Catfish Recommendation ?
I have a 27 gallon Oceanic Hexagon tank.
Its nearly a month old, cycled, and is currently housing..
4 Gold Barbs
2 Red Glass Barbs
2 Columbian Tetras
2 Zebra Danios
I need to add a catfish to my tank. I have a cave in my tank, and am going to purchase algae wafers.
My first instinct was a Pleco, but after researching them,
i feel in my small tank (and since this is my first noteworthy attempt at any aquarium)
that wouldn't be the best idea.
My next idea was a Bristlenose Catfish, but I can't seem to find them anywhere.
Any ideas on what my best bet would be?
Any thoughts or opinions are greatly appreciated.
Thanks in advance. :D
why do you need to buy a cat fish? How are you sure your tank is cycled?
Ok, I may be in the dark about a lot of things here....
When i bought my first stock of fish, (two days after the tank was set up)
I got four gold barbs and two red glass barbs.
I lost two of the gold ones early, and told the guy at my LFS about them two weeks later.
He told me to bring in a sample of my tank water, which i did the next day... He told me that my tank was cycled, my levels were stable, the barbs had probably died from the stress of the tank being new, and that i should be fine to add more fish.
Which, in my excitement, I did, and they're all still fine.
These fish were two replacement gold barbs, the tetras and danios.
I purchased these impulsively, with no knowledge of shoaling. Ha.
The gold and red barbs seem to mingle. They are active and seem healthy. I think they're satisfied with their numbers.
I do not want to complete the school of tetras. With a minimum of 8, I simply don't think there would be enough room for them. The two I do have seem perfectly fine, albeit a bit territorial.
I do plan on completing the school of danios very soon.
BUT, (this brings me back to the catfish) I was under the impression that I should get a clean-up crew fish before expanding the ranks above.
Maybe my best bet is another filter and bigger schools?
Danio is a fast swimming shoaling species. You don't offer anything for either fast swimming or shoaling. It's a robust species so it won't keel over and die.
Originally Posted by T22493
I think you're running on LFS advice and a few hints from here. I would advice you to read up on nitrogen cycle and read species profiles on seriouslyfish.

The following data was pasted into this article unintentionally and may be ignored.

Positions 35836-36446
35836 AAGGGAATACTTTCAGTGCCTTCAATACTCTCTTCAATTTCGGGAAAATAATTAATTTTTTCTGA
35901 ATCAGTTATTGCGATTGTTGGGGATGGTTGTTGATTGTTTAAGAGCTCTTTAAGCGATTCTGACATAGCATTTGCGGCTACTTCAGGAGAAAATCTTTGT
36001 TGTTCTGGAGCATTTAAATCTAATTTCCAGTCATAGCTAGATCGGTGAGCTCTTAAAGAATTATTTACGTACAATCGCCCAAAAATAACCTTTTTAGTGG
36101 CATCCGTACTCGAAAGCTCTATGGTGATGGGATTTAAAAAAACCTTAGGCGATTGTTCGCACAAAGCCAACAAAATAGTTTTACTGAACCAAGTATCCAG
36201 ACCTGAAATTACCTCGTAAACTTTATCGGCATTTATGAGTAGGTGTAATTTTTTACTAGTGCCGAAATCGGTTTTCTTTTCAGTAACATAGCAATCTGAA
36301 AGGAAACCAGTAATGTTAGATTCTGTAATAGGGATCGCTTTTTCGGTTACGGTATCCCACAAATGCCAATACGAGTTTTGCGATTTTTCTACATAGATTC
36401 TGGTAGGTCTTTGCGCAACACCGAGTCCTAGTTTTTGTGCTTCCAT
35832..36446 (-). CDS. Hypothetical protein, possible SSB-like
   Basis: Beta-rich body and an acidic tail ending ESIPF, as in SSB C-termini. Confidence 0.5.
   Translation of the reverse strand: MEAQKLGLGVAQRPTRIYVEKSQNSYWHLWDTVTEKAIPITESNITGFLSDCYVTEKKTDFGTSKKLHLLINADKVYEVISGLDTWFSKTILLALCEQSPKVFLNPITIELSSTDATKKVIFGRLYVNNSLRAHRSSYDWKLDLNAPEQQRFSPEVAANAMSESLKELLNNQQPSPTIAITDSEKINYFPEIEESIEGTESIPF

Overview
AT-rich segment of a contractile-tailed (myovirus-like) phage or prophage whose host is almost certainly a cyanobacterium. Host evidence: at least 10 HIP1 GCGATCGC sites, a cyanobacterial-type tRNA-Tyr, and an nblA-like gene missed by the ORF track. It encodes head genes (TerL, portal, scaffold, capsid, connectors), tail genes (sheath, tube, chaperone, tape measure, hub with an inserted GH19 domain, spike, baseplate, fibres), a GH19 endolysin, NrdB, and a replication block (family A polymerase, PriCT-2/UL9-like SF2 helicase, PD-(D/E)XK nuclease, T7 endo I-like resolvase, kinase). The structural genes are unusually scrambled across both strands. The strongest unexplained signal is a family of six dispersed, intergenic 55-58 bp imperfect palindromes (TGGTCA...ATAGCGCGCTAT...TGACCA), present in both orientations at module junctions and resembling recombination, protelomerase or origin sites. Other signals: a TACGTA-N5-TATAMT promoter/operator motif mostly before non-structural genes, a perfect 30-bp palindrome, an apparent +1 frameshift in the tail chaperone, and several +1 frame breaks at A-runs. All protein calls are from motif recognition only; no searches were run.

A hex has little floor space typically. You don't know what's on the bottom. The dwarf species of cory aren't suitable for those running on lfs advice.
Originally Posted by daimen123
daimen, those fish are many years old, they're what's left of a thriving community.
dutchie, thank you. I'll just have to buckle down and do lots and lots more research. Thanks a million for the reference site.
No more comments necessary
There is good advice here, even if some time people need to lose the attitude. Especially in the beginner's sections. However, in their defense, they don't even realize they are doing it, and they mean no offense.
Your tank is not what is usually considered to be very large. The Hex shape does not help. You don't get much top or bottom. So, you generally want to avoid top and bottom dwelling species. This precludes most catfishes and loaches.
You want mid dwelling species that remain small and are not overly active, as they do not have a huge amount of room to swim. This precludes most rasboras and danios. The "sharks" are all bad choices, as they get too large.
You want to make sure your filter is not creating a cyclone, as the above species rarely like strong current.
Finally, you want to watch the size of the school, or shoal. The above mentioned types usually prefer the company of their own kind. The LFS, wanting to sell you fish, will tell you 3 is the minimum. Here at AC, the accepted answer is about 6, but all will say bigger is better. 10-12 is a really good number to look at.
If your fish grow to 2, 2.5 inches, one shoal will about fill your tank. If they are tetras that stay .75-1.5 inches, you can get two shoals, over time. It's best to start with one.
If you want a centerpiece fish, consider something like one of the Dwarf Gourami species. IE, Solitary, colorful, and slow moving.
I believe fish shouldn't be used as clean up crew that's what you are for. Good tank maintenance will do this. Your schools need to be fixed and Columbian tetra are one of the bigger tetra. I think by making your schools larger while lowering your species. Your tank will be much more fun and realistic.
Thank you, daimen. I've been so confused on what to do next.
Could you recommend a good bottom dweller for a beginner with a small tank? (if there is one...)
I'd love to have one once i get my numbers under control.
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